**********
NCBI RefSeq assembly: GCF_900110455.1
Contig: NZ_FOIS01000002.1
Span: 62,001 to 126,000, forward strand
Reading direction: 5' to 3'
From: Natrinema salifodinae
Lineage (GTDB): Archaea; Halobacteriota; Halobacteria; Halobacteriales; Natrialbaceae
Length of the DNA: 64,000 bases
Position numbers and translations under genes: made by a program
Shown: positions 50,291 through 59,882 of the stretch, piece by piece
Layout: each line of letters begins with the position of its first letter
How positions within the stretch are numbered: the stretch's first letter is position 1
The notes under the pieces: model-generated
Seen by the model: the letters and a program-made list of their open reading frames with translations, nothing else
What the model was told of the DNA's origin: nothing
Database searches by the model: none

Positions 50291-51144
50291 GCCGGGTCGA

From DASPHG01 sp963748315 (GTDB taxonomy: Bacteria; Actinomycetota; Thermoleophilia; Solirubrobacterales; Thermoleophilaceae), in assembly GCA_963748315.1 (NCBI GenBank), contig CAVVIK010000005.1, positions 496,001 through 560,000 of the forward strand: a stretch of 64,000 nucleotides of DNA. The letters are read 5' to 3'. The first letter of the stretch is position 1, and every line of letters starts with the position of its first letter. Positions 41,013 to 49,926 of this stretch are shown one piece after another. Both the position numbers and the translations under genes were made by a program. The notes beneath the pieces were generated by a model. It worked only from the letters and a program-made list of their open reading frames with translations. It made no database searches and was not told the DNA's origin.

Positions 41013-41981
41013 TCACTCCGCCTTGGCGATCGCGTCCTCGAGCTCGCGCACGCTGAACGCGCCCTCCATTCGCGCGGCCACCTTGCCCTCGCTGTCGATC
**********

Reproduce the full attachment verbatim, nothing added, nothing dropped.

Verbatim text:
NCBI RefSeq assembly: GCF_900110455.1
Contig: NZ_FOIS01000002.1
Span: 62,001 to 126,000, forward strand
Reading direction: 5' to 3'
From: Natrinema salifodinae
Lineage (GTDB): Archaea; Halobacteriota; Halobacteria; Halobacteriales; Natrialbaceae
Length of the DNA: 64,000 bases
Position numbers and translations under genes: made by a program
Shown: positions 50,291 through 59,882 of the stretch, piece by piece
Layout: each line of letters begins with the position of its first letter
How positions within the stretch are numbered: the stretch's first letter is position 1
The notes under the pieces: model-generated
Seen by the model: the letters and a program-made list of their open reading frames with translations, nothing else
What the model was told of the DNA's origin: nothing
Database searches by the model: none

Positions 50291-51144
50291 GCCGGGTCGA

From DASPHG01 sp963748315 (GTDB taxonomy: Bacteria; Actinomycetota; Thermoleophilia; Solirubrobacterales; Thermoleophilaceae), in assembly GCA_963748315.1 (NCBI GenBank), contig CAVVIK010000005.1, positions 496,001 through 560,000 of the forward strand: a stretch of 64,000 nucleotides of DNA. The letters are read 5' to 3'. The first letter of the stretch is position 1, and every line of letters starts with the position of its first letter. Positions 41,013 to 49,926 of this stretch are shown one piece after another. Both the position numbers and the translations under genes were made by a program. The notes beneath the pieces were generated by a model. It worked only from the letters and a program-made list of their open reading frames with translations. It made no database searches and was not told the DNA's origin.

Positions 41013-41981
41013 TCACTCCGCCTTGGCGATCGCGTCCTCGAGCTCGCGCACGCTGAACGCGCCCTCCATTCGCGCGGCCACCTTGCCCTCGCTGTCGATC